ABP, the world’s third largest pension fund, faces serious underfunding as a result of the financial crisis and will have to submit a recovery plan to De Nederlandsche Bank by March 31.
The fund’s coverage ratio has fallen to 90 per cent at the end of 2008, due to a drop in the actuarial interest rate at the end of the year to 3.6 per cent, and a return on investments for the year of -20.2 per cent.
At the end of 2007 the fund had a coverage ratio of 140 per cent; with an actuarial interest rate of 4.9 per cent and a return on investments of 3.8 per cent. Once the coverage ratio falls below 105 per cent the fund is required to report to the Bank on its plan to eliminate the underfunding within three years, and that the value of the assets will be on the level specified by the Pensions Act within 15 years.
The fund’s chairman, Elco Brinkman, said like other pension funds ABP had suffered greatly from the consequences of the financial crisis, with its assets now sitting at â‚¬173 billion (US$223 billion).
“This crisis, which evolved very rapidly in the last few months of 2008, is the worst every in ABP’s history,” he said. “In the last quarter of 2008, the fund lost approximately â‚¬22 billion of the almost â‚¬80 billion ABP had made with investments after the dot-com crisis between 2003 and 2008. Our focus over the coming months will be on recovering the fund’s financial position.”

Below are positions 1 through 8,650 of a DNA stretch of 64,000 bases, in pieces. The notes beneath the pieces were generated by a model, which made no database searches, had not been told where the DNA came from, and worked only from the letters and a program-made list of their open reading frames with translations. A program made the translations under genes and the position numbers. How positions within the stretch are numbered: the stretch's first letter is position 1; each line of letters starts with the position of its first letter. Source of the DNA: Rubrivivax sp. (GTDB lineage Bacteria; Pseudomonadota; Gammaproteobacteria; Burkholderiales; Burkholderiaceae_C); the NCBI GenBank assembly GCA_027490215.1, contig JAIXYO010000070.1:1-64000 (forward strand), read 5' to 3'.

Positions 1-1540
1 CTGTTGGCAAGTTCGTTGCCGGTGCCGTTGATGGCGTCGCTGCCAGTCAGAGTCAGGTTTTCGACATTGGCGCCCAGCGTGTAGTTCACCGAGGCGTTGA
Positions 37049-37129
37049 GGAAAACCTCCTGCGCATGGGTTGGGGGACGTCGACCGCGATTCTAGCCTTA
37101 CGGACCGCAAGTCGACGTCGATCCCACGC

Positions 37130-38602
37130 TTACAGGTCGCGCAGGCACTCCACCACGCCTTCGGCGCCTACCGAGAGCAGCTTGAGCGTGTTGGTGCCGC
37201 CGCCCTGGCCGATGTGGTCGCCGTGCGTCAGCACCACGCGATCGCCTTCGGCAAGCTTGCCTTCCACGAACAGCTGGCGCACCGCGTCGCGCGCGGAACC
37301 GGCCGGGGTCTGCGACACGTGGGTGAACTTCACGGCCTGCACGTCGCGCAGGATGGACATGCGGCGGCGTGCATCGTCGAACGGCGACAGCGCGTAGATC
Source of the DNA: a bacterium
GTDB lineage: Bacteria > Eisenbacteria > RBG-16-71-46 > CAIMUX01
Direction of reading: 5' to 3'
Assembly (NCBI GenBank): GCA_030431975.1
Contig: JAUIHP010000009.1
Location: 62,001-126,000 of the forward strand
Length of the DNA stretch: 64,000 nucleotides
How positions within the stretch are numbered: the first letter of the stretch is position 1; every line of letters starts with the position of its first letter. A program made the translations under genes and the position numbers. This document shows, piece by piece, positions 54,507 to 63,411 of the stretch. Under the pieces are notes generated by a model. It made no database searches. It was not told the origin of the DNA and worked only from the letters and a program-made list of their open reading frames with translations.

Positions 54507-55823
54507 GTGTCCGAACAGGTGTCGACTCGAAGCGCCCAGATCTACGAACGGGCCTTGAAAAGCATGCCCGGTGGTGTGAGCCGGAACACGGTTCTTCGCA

At the end of 2008 the fund, which has 2.6 million members, had US$57.7 billion (US$57.7 billion) in fixed income, US$63 billion in equities and alternatives; and US$77.7 billion in other investments.
The fund is required to set an actuarial interest rate, equivalent to the swap rate, in order to determine its forecast return on capital. While this now sits at 3.6 per cent, the fund has returned an average of 5.9 per cent over the past 15 years.